FEBRUARY 2024: 1961 FORD GALAXIE—A CONTROVERSY LURKS UNDER THE HOOD

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The general rule of thumb in the car hobby is ‘Ford in Ford’, ‘Chevy in Chevy’, and ‘Mopar in Mopar’.

There are many exceptions to the rule, but in general, car guys are fiercely loyal to their brand so what’s under the hood is important to the package.

This 1961 Ford Galaxie has a big surprise lurking under the hood.

Jerry Sutherland

Barry Lutz is the proud owner of this ’61 Ford. Barry has built and raced everything under the sun, so he’s seen every possible combination of engine and car. He’s a practical, make-it-fit guy so when this big Ford entered his world, he was wide open for options between the front wheels.

The Ford was very solid, but it did have a few rust holes in the floor pans after years of outside storage. Barry took care of that—then he had to decide where to go engine-wise. He had a 440 Chrysler big-block plus he thought the Ford C-6 transmission couldn’t handle the amount of power he wanted to generate with a Ford block.

Barry operates on the 1.25 horsepower per cubic inch principle when he builds an engine, so he thought he’d go with the bored-out 520 cubic inch Mopar and back it up with a 727 Torqueflite. He did some measuring and found out if he built an FMX Ford transmission to handle a built Ford engine, he would have to really carve the floor in the ’61 Galaxie.

The solution came in the form of a donor front clip from a 1976 Chrysler New Yorker. After that, a 518 overdrive Torqueflite was lighter and smaller, and it came out of a donor 1-ton Dodge. Barry went directly to an aftermarket fuel injection system—a decision he highly endorses.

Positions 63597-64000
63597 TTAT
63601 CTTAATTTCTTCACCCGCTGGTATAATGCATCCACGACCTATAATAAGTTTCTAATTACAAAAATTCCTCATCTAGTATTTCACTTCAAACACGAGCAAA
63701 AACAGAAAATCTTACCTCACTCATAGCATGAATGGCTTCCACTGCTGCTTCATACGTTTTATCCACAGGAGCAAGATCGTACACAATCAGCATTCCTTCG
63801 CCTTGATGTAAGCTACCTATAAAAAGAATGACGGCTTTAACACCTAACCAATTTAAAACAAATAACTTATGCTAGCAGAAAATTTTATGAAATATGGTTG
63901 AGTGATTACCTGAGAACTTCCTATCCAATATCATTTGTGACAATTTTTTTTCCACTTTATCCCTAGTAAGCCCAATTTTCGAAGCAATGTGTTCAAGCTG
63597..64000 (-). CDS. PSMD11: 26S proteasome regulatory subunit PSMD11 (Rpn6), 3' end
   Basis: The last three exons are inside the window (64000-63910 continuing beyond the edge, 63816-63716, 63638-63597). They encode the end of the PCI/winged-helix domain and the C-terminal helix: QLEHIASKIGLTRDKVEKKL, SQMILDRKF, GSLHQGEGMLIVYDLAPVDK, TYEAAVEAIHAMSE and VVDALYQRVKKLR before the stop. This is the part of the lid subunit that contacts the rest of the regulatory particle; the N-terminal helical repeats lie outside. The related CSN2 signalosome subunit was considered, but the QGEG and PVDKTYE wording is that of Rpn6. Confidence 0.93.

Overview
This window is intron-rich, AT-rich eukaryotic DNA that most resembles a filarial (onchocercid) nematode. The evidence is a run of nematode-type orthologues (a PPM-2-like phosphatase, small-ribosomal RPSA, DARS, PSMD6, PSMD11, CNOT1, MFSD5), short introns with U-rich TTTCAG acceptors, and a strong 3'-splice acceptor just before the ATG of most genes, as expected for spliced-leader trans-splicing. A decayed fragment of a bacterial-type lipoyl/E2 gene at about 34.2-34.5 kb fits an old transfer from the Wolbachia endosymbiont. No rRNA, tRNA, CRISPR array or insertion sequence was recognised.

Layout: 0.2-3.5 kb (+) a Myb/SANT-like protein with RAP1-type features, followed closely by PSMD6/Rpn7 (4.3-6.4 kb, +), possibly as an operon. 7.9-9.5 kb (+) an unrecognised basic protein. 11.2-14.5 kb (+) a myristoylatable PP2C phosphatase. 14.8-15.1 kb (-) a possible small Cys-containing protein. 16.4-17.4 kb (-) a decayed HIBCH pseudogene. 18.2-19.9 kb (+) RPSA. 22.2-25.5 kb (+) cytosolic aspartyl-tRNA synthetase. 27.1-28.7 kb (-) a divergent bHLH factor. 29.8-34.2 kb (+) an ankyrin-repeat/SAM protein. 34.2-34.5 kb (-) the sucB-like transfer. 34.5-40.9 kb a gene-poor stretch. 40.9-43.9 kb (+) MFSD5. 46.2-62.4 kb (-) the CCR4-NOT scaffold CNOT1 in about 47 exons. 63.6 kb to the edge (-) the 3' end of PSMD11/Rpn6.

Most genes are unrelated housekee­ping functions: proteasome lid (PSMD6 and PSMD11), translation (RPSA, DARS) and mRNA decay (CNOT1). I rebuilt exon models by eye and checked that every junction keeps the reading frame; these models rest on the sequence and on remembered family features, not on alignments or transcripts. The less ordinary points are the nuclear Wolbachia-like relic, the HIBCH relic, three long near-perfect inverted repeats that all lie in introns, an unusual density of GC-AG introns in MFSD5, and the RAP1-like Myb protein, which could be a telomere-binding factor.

The response time with the EFI is instant and Barry believes he’ll get decent gas mileage–plus he’s not washing gas down the newly built big block at startup.

The Chrysler front clip meant the wheelbase had to be lengthened 1 inch to 120 inches from the stock Ford 119-inch wheelbase to accommodate the bigger wheels. Barry explained how Ford went with small wheels to fit inside the crowded wheel well, so the bigger wheels tuck in like they were a factory fit.

Barry installed a ’64 Ford Galaxie interior. The front seats weren’t a problem, but the rear shelf was another story because the shelf on a ’64 Galaxie with a fastback roof is a lot bigger than a ’61 Ford square-roof two-door hardtop. He liked the outcome, but Barry wasn’t sold on the hours required to fit the new seats into his Galaxie.

Barry also made the Challenger-like hood scoop because he wanted to be upfront about what’s under the hood. Despite his effort to soothe the feelings of Ford guys, Barry doesn’t get much buy-in from the Ford guys. In fact, he doesn’t even get any buy-in from Chevy guys or Mopar guys.

Barry explained how it played out: “The Ford guys are mad because it’s not a Ford, the Chevy guys are mad because I didn’t use a Ford and the Mopar guys are mad because I put a Ford in a Mopar”.  He’s going to get a plaque that reads, “Henry Ford designed it, Louis Chevrolet offered to help and Walter Chrysler fixed it”. 

He doesn’t care. Barry built a driver—not a show car so his mission is to drive the wheels off the Ford and do it in the fast lane. The EFI is a charm to run, and the car’s overdrive kicks the rpms down to 2400 rpm at 70 miles per hour, so he’s expecting decent mileage too.

That’s why he built this car—it’s a driver because Barry hates trailer queens.   

Jerry Sutherland

By: Jerry Sutherland

Jerry Sutherland is a veteran automotive writer with a primary focus on the collector car hobby. His work has been published in many outlets and publications, including the National Post, Calgary Herald, Edmonton Journal, Ottawa Citizen, Montreal Gazette, Saskatoon StarPhoenix, Regina Leader-Post,  Vancouver Sun and The Truth About Cars. He is also a regular contributor to Auto Roundup Publications.

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